US FAA safety executives are cautiously optimistic that they are finally turning the tide of runway incursions, after new figures revealed a dramatic drop in incidents.
Reported incursions have fallen 17% in the last seven months, compared with the same period last year, giving the FAA cause to believe that its high-profile Runway Safety Programme is beginning to show results.
Runway incursions have soared 75% since 1993, to more than 300 per year, despite the implementation of two action plans to reduce them. Mounting concern drove the FAA to raise significantly the internal status of its Runway Safety Programme last year, placing it directly under the auspices of its Air Traffic Services division.
Early results of the programme appear promising, the FAA says: "While it is too soon to discern a long-term trend, some favourable trends are already beginning to emerge."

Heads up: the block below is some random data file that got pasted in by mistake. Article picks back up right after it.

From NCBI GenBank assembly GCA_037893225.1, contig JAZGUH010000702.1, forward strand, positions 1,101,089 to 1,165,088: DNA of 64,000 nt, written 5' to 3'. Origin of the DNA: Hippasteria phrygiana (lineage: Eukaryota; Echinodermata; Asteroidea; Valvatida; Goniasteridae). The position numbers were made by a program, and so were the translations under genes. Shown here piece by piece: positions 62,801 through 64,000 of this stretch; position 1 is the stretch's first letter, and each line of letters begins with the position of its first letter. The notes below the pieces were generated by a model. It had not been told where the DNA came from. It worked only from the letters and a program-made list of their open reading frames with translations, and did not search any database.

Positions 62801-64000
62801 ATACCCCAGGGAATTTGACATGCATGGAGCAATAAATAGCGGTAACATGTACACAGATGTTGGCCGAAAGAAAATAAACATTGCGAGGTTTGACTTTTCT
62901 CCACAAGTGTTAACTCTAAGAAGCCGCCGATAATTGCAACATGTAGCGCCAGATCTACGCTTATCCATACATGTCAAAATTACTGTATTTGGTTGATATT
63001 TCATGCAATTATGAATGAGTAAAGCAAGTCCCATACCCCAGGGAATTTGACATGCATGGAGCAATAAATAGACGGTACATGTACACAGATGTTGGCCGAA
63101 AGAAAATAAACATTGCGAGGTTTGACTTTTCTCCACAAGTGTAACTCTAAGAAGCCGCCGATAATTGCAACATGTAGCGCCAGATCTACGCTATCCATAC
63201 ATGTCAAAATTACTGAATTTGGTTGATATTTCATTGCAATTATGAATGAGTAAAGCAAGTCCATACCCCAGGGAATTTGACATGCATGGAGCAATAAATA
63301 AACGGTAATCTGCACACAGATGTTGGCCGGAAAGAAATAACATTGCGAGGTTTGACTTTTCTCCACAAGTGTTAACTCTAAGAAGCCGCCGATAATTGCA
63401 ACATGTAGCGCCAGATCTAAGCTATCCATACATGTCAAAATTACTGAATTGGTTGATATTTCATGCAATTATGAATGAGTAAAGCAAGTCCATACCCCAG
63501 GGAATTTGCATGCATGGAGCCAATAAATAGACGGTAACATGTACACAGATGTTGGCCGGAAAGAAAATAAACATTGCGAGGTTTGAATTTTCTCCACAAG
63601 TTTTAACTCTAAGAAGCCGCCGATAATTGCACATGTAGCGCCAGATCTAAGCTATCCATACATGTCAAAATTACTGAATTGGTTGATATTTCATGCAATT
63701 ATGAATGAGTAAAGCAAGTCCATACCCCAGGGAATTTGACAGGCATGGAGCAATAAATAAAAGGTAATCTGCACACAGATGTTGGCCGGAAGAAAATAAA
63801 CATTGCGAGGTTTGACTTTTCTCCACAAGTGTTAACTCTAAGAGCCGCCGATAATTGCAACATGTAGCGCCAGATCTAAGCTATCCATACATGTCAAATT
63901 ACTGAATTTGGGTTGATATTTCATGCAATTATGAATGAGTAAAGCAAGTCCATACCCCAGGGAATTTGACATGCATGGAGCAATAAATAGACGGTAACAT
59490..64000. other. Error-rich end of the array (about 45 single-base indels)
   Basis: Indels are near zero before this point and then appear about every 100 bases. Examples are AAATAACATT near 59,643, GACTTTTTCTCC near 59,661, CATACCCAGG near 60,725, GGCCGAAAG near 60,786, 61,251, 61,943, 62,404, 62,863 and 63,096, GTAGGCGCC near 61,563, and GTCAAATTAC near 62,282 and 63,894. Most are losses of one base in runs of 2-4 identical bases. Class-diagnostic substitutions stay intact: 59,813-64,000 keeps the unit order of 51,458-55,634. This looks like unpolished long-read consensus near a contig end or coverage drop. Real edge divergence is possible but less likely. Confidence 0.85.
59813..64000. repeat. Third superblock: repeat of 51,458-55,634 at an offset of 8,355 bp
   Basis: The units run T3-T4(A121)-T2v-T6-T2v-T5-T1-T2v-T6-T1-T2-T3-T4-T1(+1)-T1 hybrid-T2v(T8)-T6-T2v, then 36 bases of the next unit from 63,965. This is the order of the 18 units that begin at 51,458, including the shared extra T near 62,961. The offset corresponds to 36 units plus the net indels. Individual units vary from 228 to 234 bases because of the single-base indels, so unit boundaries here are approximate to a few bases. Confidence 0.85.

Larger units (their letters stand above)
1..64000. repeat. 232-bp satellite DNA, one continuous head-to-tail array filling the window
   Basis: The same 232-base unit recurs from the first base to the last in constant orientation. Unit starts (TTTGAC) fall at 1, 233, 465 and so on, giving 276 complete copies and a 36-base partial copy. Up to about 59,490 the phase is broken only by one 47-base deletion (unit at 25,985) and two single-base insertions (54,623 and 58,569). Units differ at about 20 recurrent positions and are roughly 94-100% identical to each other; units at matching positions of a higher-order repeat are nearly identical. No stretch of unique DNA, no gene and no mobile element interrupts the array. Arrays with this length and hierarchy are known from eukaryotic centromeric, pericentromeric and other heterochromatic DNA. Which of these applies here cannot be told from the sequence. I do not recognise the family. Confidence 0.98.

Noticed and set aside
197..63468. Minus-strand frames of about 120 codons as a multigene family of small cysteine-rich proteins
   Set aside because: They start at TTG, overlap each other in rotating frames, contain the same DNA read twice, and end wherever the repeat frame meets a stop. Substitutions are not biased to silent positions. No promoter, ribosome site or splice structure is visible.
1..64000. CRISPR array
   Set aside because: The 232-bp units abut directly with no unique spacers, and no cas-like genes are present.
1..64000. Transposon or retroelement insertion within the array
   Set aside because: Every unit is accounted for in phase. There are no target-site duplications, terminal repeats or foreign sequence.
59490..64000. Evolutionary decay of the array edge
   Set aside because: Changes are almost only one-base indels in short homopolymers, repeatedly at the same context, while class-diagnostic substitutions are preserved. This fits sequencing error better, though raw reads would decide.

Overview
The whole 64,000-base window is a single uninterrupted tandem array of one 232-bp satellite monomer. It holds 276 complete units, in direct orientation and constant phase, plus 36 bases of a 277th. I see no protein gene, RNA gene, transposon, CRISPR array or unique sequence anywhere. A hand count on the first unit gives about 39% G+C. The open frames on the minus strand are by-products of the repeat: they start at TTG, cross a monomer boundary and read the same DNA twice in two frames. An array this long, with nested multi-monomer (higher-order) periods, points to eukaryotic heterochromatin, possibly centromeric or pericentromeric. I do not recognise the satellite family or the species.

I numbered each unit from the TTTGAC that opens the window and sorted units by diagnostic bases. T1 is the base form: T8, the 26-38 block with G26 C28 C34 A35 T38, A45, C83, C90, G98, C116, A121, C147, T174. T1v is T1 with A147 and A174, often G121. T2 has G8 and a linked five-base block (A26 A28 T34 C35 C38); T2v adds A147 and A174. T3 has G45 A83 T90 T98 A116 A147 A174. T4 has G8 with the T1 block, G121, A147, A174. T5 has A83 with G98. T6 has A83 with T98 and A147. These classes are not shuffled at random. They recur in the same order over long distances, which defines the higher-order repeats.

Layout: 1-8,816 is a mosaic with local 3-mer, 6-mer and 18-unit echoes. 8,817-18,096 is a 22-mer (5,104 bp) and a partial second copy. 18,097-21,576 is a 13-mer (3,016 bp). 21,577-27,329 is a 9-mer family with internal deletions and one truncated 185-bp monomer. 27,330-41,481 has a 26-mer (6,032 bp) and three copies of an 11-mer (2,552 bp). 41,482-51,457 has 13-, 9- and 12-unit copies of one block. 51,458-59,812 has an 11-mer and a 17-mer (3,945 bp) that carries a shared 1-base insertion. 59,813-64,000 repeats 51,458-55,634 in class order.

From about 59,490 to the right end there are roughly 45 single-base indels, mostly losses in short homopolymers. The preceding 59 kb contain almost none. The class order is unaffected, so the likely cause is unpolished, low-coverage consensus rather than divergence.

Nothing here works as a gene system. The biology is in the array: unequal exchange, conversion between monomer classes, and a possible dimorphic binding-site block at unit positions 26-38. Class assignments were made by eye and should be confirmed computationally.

This week the FAA is unveiling an additional package of strategies to reduce further the number of incidents, including an effective amnesty on pilots involved in incursions.
Under the one-year initiative, the FAA wants to encourage pilots to discuss their experiences with safety inspectors, in an effort to understand root causes. In return, says the FAA, it will "only take administrative action against the pilot when necessary".
The FAA is also to set up a series of regional meetings over the next three months, bringing together airlines, airports, air traffic controllers, pilots and other aviation organisations to develop additional measures.
These meetings will culminate in a national summit, to be held in June, where the results of the regional sessions will be discussed alongside a review of human factors and technological efforts.